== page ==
history -- manipulate the history list


history [option] [arg arg ...]


The history command performs one of several operations related to recently-executed commands recorded in a history list. Each of these recorded commands is referred to as an ``event''. When specifying an event to the history command, the following forms may be used:

  1. A number: if positive, it refers to the event with that number (all events are numbered starting at 1). If the number is negative, it selects an event relative to the current event (-1 refers to the previous event, -2 to the one before that, and so on).

  2. A string: selects the most recent event that matches the string. An event is considered to match the string either if the string is the same as the first characters of the event, or if the string matches the event in the sense of the string match command.
The history command can take any of the following forms:

Same as history info, described below.

history add command [exec]
Adds the command argument to the history list as a new event. If exec is specified (or abbreviated) then the command is also executed and its result is returned. If exec isn't specified then an empty string is returned as the result.

history change newValue [event]
Replaces the value recorded for an event with newValue. event specifies the event to replace, and defaults to the current event (not event -1). This command is intended for use in commands that implement new forms of history substitution and wish to replace the current event (which invokes the substitution) with the command created through substitution. The return value is an empty string.

history event [event]
Returns the value of the event given by event. event defaults to -1. This command causes history revision to occur: see below for details.

history info [count]
Returns a formatted string (intended for humans to read) giving the event number and contents for each of the events in the history list except the current event. If count is specified then only the most recent count events are returned.

history keep count
This command may be used to change the size of the history list to count events. Initially, 20 events are retained in the history list. This command returns an empty string.

history nextid
Returns the number of the next event to be recorded in the history list. It is useful for things like printing the event number in command-line prompts.

history redo [event]
Re-executes the command indicated by event and return its result. event defaults to -1. This command results in history revision: see below for details.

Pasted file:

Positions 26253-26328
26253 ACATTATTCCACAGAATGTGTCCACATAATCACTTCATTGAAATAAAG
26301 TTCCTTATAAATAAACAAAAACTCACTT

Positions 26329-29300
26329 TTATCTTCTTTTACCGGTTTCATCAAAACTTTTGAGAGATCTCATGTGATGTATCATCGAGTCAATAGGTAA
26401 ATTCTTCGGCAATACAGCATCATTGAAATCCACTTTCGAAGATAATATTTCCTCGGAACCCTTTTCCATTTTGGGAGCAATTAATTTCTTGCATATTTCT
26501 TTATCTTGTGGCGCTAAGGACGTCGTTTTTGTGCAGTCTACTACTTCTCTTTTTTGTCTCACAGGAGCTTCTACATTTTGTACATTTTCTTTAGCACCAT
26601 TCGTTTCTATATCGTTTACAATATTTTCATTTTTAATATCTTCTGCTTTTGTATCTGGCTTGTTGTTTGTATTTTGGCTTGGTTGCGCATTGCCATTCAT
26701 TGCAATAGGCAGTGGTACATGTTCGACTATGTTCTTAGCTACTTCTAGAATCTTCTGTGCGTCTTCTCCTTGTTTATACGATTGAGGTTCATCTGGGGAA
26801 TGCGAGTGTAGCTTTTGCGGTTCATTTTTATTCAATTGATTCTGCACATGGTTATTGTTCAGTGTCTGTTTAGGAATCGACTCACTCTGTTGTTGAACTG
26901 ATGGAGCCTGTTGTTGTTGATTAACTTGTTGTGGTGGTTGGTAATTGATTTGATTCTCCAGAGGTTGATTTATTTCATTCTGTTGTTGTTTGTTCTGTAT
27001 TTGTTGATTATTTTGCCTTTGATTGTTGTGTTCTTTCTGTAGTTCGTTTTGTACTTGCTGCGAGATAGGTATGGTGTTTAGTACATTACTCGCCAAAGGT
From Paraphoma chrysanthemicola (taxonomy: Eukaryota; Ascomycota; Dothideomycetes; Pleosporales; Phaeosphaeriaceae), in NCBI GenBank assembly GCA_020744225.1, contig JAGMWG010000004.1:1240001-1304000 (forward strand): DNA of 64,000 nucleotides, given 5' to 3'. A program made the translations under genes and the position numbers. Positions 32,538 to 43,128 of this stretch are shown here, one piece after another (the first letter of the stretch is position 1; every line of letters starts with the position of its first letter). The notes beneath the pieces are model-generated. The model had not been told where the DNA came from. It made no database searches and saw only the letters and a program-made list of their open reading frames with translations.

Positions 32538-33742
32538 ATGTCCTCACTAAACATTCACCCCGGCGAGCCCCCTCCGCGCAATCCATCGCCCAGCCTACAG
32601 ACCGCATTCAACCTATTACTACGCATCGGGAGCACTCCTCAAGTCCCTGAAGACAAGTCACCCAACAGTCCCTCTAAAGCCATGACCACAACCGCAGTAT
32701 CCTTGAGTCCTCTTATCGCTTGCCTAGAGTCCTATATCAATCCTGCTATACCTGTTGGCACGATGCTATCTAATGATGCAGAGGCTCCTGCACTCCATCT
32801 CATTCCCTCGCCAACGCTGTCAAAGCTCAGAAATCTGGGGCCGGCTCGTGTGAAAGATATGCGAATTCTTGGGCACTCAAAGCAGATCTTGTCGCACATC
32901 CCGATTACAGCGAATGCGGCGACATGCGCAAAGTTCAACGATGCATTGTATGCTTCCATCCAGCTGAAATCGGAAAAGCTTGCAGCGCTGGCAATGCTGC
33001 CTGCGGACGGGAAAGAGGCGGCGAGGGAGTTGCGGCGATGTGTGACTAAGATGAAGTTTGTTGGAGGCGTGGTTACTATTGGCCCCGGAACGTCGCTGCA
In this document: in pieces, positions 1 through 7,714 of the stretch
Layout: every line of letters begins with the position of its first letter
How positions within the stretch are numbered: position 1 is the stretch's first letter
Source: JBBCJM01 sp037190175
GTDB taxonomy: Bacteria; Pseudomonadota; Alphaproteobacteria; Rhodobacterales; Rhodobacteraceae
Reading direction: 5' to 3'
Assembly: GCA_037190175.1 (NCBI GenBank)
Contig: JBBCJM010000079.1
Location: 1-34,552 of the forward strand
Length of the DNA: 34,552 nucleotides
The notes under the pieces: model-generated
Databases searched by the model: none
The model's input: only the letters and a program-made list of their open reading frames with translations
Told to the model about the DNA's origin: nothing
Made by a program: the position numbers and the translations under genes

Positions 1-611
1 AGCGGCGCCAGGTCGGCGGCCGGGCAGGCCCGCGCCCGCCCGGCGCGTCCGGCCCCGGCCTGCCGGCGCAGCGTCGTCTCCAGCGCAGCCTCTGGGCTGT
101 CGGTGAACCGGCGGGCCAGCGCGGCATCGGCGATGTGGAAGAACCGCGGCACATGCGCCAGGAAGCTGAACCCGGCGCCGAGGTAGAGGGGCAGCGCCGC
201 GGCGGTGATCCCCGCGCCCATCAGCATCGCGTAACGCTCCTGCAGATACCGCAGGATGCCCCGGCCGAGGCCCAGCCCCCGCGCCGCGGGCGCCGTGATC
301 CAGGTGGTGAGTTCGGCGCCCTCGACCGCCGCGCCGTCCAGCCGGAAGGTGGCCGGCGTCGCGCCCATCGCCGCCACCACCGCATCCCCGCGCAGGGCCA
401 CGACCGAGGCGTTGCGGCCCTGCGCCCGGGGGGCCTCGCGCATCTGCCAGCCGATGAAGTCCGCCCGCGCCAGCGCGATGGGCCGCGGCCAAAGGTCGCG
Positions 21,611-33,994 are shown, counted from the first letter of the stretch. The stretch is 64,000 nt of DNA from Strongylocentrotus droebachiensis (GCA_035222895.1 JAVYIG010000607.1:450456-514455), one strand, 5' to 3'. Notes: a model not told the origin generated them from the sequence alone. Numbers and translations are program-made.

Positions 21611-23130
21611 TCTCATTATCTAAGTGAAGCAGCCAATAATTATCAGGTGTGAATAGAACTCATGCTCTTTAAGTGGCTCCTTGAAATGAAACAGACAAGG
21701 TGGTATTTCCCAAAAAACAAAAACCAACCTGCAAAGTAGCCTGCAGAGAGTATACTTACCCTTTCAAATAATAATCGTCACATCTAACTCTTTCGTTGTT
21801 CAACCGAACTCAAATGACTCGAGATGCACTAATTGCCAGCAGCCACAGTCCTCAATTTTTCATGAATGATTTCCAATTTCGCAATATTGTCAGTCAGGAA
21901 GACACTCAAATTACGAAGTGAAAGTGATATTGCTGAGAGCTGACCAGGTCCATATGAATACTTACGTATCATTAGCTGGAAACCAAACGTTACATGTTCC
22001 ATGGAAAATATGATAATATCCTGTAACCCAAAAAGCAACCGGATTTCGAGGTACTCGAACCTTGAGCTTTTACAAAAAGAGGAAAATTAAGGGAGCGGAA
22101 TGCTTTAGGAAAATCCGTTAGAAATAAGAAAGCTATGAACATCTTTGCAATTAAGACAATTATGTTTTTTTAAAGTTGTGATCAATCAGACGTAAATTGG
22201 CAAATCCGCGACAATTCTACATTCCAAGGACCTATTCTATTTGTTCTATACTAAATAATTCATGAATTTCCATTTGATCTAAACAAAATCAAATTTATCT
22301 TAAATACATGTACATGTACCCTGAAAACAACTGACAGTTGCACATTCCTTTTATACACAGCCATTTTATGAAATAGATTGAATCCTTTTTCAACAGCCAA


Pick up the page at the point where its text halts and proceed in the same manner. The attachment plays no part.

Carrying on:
history substitute old new [event]
Retrieves the command given by event (-1 by default), replaces any occurrences of old by new in the command (only simple character equality is supported; no wild cards), executes the resulting command, and returns the result of that execution. This command results in history revision: see below for details.

history words selector [event]
Retrieves from the command given by event (-1 by default) the words given by selector, and return those words in a string separated by spaces. The selector argument has three forms: if it is a single number then it selects the word given by that number (0 for the command name, 1 for its first argument, and so on). If it consists of two numbers separated by a dash, then it selects all the arguments between those two. Otherwise selector is treated as a pattern; all words matching that pattern (in the sense of string match) are returned. In the numeric forms $ may be used to select the last word of a command. For example, suppose the most recent command in the history list is

format {%s is %d years old} Alice [expr $ageInMonths/12]

Below are some history commands and the results they would produce:

history words $ [expr $ageInMonths/12]
history words 1-2 {%s is %d years old} Alice
history words *a*o* {%s is %d years old} [expr $ageInMonths/12]

history words results in history revision: see below for details.

History revision

The history options event, redo, substitute, and words result in ``history revision''. When one of these options is invoked then the current event is modified to eliminate the history command and replace it with the result of the history command. For example, suppose that the most recent command in the history list is

set a [expr $b+2]

and suppose that the next command invoked is one of the ones on the left side of the table below. The command actually recorded in the history event will be the corresponding one on the right side of the table.

   history redo            set a [expr $b+2]
   history s a b           set b [expr $b+2]
   set c [history w 2]     set c [expr $b+2]
History revision is needed because event specifiers like -1 are only valid at a particular time: once more events have been added to the history list a different event specifier would be needed. History revision occurs even when history is invoked indirectly from the current event (for example, a user types a command that invokes a Tcl procedure that invokes history): the top-level command whose execution eventually resulted in a history command is replaced. If you wish to invoke commands like history words without history revision, you can use history event to save the current history event and then use history change to restore it later.
25 April 2004
© 2004 The SCO Group, Inc. All rights reserved.
UnixWare 7 Release 7.1.4 - 25 April 2004